Author Interview Larry Atlas South Eight

Tell me a bit about who you are.

I live in New York’s Hudson Valley, about 90 minutes north of New York City. For the early part of my work life, I was an entertainer and actor, then screenwriter. My plays were created in New York, L.A. what’s more, locally; I wrote screenplays for all of the major studios in Hollywood. In a hasty yet fortunate vocation change in midlife, I turned into a nurse. I was a hospitalist for quite a long time, and right now am the chief medical services supplier at a subacute recovery and nursing office.

When did you first WANT to write a book?

I never wrote prose of any sort after secondary school, that I can review. Poetry is the only form, followed by plays and screenplays. So fundamentally, many years went by before I pondered writing a book. I tried to write something almost as soon as I started working in a hospital, and not once but twice I tried to write it in play form. I knew inside a couple of pages the twice that anything that obscure thought I could have had as a top priority — and it was dubious — was excessively interior for the stage, and that it could been finished as a book. That prompted South Eight.

When did you take a step to start writing?

In the event that you want to say “in the beginning” I started writing at around 19 when I was in the Military. I’d use the typewriter in the organization systematic room after staff had left for the afternoon. I composed verse there and afterward composed and concentrated on poetry in school subsequent to escaping the Military, prior to taking up playwriting.

How long did it take you to complete your first book from the first idea to release?

Around a decade altogether. For about the initial five or six years of the cycle I was likewise working two medical services occupations, so I didn’t have a lot of opportunity to compose. Be that as it may, I likewise was feeling my direction along in the composition, so this was really something of an advantage. The greater part of the book, maybe half or more, was finished in around two years, from 2019 to 2021.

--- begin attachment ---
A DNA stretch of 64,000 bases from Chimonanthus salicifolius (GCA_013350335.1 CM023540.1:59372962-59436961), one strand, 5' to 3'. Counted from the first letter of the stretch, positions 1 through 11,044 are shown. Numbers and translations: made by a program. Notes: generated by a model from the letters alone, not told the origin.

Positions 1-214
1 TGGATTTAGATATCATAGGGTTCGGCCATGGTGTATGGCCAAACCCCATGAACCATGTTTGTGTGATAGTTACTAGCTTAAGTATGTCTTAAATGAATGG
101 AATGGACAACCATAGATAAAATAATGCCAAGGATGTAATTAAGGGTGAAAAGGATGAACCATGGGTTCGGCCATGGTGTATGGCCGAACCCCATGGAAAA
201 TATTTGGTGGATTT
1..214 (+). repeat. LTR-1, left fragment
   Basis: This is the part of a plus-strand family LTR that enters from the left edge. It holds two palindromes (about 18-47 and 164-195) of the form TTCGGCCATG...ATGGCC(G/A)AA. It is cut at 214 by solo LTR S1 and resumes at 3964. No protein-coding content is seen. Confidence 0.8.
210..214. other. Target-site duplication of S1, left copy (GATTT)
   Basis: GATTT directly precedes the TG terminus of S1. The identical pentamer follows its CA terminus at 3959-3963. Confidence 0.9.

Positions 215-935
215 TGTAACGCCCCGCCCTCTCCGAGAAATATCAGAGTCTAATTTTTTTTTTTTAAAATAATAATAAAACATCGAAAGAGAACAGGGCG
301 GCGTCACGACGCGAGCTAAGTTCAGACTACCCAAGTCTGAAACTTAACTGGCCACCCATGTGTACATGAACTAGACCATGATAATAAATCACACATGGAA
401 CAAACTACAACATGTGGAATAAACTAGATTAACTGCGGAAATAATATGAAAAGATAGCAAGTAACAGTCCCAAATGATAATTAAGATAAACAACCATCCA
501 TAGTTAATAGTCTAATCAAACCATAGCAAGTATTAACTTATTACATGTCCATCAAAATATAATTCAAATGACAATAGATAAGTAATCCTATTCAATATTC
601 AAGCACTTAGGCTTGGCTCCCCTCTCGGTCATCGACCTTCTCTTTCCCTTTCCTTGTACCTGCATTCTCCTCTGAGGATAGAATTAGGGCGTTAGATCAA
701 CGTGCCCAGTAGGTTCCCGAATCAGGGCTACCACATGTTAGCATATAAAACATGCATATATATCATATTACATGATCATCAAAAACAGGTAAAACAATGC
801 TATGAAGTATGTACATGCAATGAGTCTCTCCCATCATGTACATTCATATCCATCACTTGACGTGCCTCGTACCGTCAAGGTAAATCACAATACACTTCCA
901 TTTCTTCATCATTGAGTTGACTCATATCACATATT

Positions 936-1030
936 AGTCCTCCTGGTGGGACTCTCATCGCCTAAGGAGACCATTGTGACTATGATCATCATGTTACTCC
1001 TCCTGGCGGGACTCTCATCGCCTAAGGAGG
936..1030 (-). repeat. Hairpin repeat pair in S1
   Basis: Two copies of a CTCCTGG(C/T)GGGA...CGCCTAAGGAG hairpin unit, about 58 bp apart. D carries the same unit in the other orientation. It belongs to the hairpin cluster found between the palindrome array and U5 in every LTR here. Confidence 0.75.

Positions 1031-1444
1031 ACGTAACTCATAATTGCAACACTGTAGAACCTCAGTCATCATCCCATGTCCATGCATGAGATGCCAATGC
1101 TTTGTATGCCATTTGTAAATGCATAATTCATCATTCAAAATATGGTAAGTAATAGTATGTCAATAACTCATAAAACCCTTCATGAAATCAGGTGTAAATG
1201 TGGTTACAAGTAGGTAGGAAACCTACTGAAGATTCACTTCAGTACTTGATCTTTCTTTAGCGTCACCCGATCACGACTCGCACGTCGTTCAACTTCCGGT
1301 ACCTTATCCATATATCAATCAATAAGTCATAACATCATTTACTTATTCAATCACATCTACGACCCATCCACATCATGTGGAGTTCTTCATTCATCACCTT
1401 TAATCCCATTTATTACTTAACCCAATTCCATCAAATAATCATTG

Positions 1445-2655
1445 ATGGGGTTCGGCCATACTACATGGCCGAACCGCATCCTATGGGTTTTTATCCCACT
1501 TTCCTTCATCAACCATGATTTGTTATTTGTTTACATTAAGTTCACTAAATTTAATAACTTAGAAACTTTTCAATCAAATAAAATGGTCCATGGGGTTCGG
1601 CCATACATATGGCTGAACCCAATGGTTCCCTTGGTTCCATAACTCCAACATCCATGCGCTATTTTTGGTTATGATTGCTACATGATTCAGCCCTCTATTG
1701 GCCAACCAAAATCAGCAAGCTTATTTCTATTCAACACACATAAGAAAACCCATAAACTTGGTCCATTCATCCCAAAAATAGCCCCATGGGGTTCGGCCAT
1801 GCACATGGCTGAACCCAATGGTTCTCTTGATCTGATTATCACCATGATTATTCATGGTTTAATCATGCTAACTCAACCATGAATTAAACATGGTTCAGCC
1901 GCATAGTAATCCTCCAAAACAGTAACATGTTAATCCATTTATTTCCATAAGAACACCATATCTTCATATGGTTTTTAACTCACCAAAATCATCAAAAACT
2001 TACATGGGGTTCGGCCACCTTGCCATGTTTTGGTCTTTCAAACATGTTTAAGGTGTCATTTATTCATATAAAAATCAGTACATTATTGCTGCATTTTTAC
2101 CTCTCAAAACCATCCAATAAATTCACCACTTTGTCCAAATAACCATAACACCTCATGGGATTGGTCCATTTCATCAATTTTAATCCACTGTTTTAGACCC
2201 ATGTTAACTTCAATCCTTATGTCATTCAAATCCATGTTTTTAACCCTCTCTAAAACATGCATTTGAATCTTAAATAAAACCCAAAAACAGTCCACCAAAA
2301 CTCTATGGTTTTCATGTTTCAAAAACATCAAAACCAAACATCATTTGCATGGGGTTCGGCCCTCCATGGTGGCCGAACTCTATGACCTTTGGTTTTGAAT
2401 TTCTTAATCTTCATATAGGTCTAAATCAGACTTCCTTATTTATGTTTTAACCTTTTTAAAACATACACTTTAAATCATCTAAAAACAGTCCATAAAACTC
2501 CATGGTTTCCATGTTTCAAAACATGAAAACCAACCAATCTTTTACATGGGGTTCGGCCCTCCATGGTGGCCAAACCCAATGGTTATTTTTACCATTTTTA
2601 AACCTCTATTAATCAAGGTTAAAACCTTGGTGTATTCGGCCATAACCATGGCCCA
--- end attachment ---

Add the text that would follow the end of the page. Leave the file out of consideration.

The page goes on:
What made you want to write South Eight?

So, in general, working in a hospital and being around patients, their families, and those who care for them at such important points in their lives was an amazing and life-changing experience. What’s more, this was so in manners that I was unable to get a handle on many, many levels. We all experience and put together our general surroundings in our own particular manner; for me that way is composing, thus I started. Indeed, even as my time in medical services expanded, and my experience and job changed, expounding on that world, I think, kept on assisting me with figuring out it.

What were your biggest challenges with writing South Eight?

Maybe the greatest test was writing in exposition by any means, significantly less lengthy structure fiction. I knew how to compose plays and screenplays — basically I figured I did! — yet, the test of recounting to a story more than many pages, of dealing with the progression of time and an assortment of story lines, not on screen or on the page, was overwhelming. The “interiority” of it, of the actual characters, was new, as well.

Who or what inspired you when creating your Protagonist?